In this method, you attach your stdin|stdout with the container's and run the ip command (or some other command that shows the IP addresses associated with the NICs). This is the generic way of knowing the IP address in Linux command line.

The reason I don't recommend this is that many images are quite lightweight, and don't contain the ip command (or something similar).

Take the ubuntu:20.04 image as an example, start a container like the following

docker run --rm --name ubuntu-ip -d ubuntu:20.04 sleep 1d

To keep the container running I used the sleep 1d command.

Now start a shell process inside the container and attach your stdin|stdout like so

docker exec -ti ubuntu-ip sh

Once you're in this container, try running ip or ifconfig. You'll see something like the following:

❯ docker exec -ti ubuntu-ip sh
# ip
sh: 1: ip: not found
# ifconfig
sh: 2: ifconfig: not found

To get those commands to work, you need to install the relevant packages. To get ip command, install the iproute2 package and rerun the command as ip a

# apt update -qq                                       
6 packages can be upgraded. Run 'apt list --upgradable' to see them.
# apt install iproute2 -yqq
# ip a
1: lo: <LOOPBACK,UP,LOWER_UP> mtu 65536 qdisc noqueue state UNKNOWN group default qlen 1000
    link/loopback 00:00:00:00:00:00 brd 00:00:00:00:00:00
    inet scope host lo
       valid_lft forever preferred_lft forever
4: eth0@if5: <BROADCAST,MULTICAST,UP,LOWER_UP> mtu 1500 qdisc noqueue state UP group default 
    link/ether 02:42:ac:11:00:02 brd ff:ff:ff:ff:ff:ff link-netnsid 0
    inet brd scope global eth0
       valid_lft forever preferred_lft forever

Now you can see the IP address associated with the card eth0@if5 being

Notice the network this container is part of. Since I did not create and connect a user-defined network to this container, it was connected to the bridge network, which is why the network of this IP is

This method surely works, although it's more work and not very reproducible, it's intuitive. The next method should be much better compared to this one.

Method 3: By inspecting the network itself

Whenever a container gets connected to a network, that connected container is visible from the network as well, along with the IP address allocated to those containers.

Since my container is connected to the bridge network, I can inspect the network with the following command

docker network inspect [NETWORK NAME][NETWORK ID]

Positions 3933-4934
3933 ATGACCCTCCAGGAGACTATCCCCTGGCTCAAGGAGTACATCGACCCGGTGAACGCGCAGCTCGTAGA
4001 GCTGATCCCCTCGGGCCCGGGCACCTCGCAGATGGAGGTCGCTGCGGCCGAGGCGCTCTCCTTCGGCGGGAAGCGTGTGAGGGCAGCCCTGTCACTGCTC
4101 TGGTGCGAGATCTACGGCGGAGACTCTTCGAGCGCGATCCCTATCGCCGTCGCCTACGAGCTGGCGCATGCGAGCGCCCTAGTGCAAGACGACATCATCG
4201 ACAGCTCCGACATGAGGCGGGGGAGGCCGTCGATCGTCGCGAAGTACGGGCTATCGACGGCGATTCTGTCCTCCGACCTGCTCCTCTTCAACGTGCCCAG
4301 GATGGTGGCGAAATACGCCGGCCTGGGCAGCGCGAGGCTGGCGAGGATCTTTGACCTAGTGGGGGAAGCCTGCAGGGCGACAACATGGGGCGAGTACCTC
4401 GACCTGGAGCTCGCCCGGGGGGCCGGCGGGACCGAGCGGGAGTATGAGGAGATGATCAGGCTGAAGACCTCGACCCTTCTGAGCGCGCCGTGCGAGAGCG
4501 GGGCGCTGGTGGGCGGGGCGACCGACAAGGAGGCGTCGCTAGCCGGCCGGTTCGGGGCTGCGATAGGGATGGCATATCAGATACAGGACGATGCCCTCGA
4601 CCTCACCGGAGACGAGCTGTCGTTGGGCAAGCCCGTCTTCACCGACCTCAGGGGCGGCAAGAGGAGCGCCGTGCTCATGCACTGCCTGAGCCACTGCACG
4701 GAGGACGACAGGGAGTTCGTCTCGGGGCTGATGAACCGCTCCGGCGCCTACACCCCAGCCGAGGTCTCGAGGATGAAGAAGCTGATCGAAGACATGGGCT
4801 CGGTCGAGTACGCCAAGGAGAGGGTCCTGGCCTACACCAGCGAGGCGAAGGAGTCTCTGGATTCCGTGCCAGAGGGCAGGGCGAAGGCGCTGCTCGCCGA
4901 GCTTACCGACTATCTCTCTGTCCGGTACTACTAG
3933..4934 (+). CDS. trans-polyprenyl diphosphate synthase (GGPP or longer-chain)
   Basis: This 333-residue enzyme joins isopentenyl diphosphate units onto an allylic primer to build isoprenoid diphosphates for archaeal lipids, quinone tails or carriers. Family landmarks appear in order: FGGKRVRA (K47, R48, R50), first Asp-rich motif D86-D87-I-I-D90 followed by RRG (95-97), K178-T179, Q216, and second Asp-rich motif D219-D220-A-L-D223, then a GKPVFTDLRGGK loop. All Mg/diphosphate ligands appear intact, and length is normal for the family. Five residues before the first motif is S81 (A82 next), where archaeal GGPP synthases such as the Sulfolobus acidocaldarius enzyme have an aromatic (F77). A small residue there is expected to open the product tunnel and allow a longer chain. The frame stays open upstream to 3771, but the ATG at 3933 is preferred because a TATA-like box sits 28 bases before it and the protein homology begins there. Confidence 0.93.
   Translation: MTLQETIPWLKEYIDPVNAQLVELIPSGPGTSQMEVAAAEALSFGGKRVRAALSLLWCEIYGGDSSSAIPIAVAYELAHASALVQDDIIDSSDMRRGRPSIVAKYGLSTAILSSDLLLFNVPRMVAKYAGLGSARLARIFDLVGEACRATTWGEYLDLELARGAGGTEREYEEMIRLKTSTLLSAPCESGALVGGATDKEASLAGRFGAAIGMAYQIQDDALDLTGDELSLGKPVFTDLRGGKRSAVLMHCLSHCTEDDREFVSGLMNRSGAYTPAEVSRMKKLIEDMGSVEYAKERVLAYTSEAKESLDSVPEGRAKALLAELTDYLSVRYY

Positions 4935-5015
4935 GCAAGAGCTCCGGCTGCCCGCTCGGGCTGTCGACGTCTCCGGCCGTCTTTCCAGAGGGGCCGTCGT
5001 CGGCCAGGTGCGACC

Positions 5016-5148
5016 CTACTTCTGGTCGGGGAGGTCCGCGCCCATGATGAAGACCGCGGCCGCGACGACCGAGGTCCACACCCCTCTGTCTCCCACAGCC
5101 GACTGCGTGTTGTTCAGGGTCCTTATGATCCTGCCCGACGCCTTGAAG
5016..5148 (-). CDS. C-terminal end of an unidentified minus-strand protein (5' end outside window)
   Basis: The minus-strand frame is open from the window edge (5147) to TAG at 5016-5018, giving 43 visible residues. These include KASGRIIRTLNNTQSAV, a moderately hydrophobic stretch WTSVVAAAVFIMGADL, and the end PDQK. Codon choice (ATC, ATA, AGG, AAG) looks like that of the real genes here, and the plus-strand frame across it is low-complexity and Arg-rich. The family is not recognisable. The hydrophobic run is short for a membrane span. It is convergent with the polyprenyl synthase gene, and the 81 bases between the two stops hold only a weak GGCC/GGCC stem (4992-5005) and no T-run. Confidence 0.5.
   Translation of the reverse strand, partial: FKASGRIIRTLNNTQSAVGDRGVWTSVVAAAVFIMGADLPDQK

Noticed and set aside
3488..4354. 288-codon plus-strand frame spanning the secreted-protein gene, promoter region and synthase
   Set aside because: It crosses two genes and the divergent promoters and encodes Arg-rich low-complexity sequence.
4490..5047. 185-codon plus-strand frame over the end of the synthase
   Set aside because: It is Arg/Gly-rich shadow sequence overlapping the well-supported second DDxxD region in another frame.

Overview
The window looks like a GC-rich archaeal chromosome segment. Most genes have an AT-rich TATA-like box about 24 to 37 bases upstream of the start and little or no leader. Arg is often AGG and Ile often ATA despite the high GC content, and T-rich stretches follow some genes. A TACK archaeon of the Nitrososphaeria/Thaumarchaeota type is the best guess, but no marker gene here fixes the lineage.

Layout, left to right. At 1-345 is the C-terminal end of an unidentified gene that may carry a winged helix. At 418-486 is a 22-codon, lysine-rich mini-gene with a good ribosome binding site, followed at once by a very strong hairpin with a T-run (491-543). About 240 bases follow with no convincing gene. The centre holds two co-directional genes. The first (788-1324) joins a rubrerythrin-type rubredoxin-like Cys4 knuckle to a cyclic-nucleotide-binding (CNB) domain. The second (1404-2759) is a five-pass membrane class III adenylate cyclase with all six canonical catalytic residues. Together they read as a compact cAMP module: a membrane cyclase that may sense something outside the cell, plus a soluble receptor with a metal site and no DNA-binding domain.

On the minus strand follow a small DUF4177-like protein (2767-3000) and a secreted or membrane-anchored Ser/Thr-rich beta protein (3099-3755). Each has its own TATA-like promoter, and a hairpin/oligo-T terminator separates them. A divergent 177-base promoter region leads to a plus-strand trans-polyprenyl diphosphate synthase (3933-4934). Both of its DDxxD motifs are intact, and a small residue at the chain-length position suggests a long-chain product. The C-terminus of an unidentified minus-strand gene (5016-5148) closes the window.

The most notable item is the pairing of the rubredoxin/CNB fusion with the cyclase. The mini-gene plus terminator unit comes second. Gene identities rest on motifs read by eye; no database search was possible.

Here instead of an id, I'll use the name, bridge

docker network inspect bridge

Instead of scrolling down to the Containers section, I'll use jq to filter the output this time.

❯ docker network inspect bridge | jq .[].Containers
  "1c76f35ce42ca0d31cfcc79da80eadfa4f69cb82e292e249ee1bd75d83a8e4ba": {
    "Name": "ubuntu-ip",
    "EndpointID": "44d6b85348d6274b4ee779f9d3617d184ccfd3bad228ee652141d9b4157c50ae",
    "MacAddress": "02:42:ac:11:00:02",
    "IPv4Address": "",
    "IPv6Address": ""
  "50a4f195d8eae6b6b714e8aa058c6058dbe91d0a272c8ca826d4442df1c63885": {
    "Name": "ip",
    "EndpointID": "d4e72a4df81ee7023386df9d96676d9c291e2902349eb453338b8e0145a610fd",
    "MacAddress": "02:42:ac:11:00:03",
    "IPv4Address": "",
    "IPv6Address": ""

To demonstrate this, I deployed another container with the name ip. You can see the containers and IP addresses in the above JSON object. Now extracting the IP of a specific container is slightly harder here.

If you know the container id, you can use jq like this

docker network inspect bridge | jq '.[].Containers."[CONTAINER ID]".IPv4Address'

Here's an example

❯ docker network inspect bridge | jq '.[].Containers."1c76f35ce42ca0d31cfcc79da80eadfa4f69cb82e292e249ee1bd75d83a8e4ba".IPv4Address' -r

Most of the time you can not remember the container id, so if you want to get the IP from only the container name, you need some knowledge of jq (or just reuse the following command).

docker network inspect -f '{{json .Containers}}' bridge | \
    jq '..|if type == "object" and has("Name") then select(.Name=="[CONTAINER NAME]") | .IPv4Address else empty end' -r

Place the container name in the select function and see the magic happen.

❯ docker network inspect -f '{{json .Containers}}' bridge | \
    jq '..|if type == "object" and has("Name") then select(.Name=="ubuntu-ip") | .IPv4Address else empty end' -r

Which method do you prefer? Method 1 probably

Those were all the methods through which you can get the IP address[es] of docker containers. The second method although intuitive isn't reproducible. Most of the time it's the first method that gets used since it's the easiest and gets the job done.

But there may come a time when you'd want to check what some containers are connected to a certain network and get the IP addresses on that network. In that case, inspecting the network and getting the IPs makes sense. You can get all the container names and IPs allocated to them from a network like this

❯ docker network inspect -f '{{json .Containers}}' bridge | \
    jq '.. | if type=="object" and has("Name") then {(.Name): .IPv4Address} else empty end'

  "ubuntu-ip": ""
  "ip": ""

Change bridge to some other network, and you'll get all the containers and their IP addresses like this.

That's it for today. I hope this article was helpful to you. If you have any questions, do let me know in the comments down below.